Now reporter and former BBC producer, Joanna Jolly, brings to light the tragedy of Tina Fontaine, who was a young fifteen-year-old Indigenous schoolgirl from the Sagkeeng First Nation in Manitoba. She went missing in July 2014 and her body was found wrapped in plastic and a duvet cover in Winnipeg's Red River on Aug. 17, 2014. 
Red River Woman was first published as a multimedia artic…

Taking a walk through memory lane

What's your favourite memory? 
Don't think too much, just answer the question as quickly as you can. 

Happiness is the sum of our beautiful memories. But have you wondered how the perfect memory is created and how does one memory stacks up in importance over another? This is one of the things that Meik Wiking sought to uncover with his research at the Happiness Research Institute in Copenhagen.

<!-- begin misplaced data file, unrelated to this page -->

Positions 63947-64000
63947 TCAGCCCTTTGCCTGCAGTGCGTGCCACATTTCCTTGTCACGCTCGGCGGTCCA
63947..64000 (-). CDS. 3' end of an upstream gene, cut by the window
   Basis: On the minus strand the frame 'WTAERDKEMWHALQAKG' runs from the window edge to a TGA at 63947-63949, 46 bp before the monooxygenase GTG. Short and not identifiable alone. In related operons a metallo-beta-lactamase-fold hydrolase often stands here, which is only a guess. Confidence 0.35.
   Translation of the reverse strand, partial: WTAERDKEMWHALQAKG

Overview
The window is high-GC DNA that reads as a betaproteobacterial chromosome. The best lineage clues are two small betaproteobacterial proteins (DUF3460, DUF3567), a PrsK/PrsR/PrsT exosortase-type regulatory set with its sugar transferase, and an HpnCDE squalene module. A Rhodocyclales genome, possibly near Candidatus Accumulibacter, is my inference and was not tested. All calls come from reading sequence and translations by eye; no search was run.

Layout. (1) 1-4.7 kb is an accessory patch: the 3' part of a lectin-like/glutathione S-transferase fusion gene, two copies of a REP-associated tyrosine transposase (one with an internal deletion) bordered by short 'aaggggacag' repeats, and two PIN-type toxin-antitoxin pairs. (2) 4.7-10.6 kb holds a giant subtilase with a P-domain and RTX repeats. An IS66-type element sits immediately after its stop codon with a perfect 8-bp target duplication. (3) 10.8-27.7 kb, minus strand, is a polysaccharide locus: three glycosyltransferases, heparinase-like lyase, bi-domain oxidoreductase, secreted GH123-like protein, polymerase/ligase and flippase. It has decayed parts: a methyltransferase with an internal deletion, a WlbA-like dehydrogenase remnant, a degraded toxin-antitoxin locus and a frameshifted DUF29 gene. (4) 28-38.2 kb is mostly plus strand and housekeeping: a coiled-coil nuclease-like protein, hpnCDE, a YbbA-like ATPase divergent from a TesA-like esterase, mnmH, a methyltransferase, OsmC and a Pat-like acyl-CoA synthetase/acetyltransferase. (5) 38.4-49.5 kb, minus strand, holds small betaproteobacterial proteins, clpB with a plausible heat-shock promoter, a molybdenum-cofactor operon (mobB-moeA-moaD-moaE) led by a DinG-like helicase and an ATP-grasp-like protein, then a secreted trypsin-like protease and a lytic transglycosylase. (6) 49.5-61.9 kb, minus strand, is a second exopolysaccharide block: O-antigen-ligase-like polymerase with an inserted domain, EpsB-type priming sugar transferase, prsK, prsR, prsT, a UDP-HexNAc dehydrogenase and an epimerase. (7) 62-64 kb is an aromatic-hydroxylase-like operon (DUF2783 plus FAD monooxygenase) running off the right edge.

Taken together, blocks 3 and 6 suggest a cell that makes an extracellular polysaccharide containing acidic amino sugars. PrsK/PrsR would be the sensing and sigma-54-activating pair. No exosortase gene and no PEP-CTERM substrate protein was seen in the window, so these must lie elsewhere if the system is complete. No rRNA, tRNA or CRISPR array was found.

You'll remember Meik Wiking as the international bestselling author of The Little Book of Hygge and The Little Book of Lykke. In his new bookThe Art of Making Memories, he explores the process behind how peak experiences are made, stored and remembered. The book is meant to be a bit of a self-help guide to help you retrieve happy memories of the past, and store them for the future. 

According the The Art Of Making Memories there are 
8 ingredients for making happy memories. 
1. You have to harness the power of firsts. Seek out novel experiences and make days extraordinary. 
2. Make it mul…

If a photograph could talk

While one photograph captures a moment in time, its repercussions last a lifetime.

The Story of Painting

Drawing through time

The generation that's grown up in the digital age won't understand this, but it used to be that if you wanted to be an artist, drawing was considered a basic skill that one had to master before they moved on to painting or sculpture.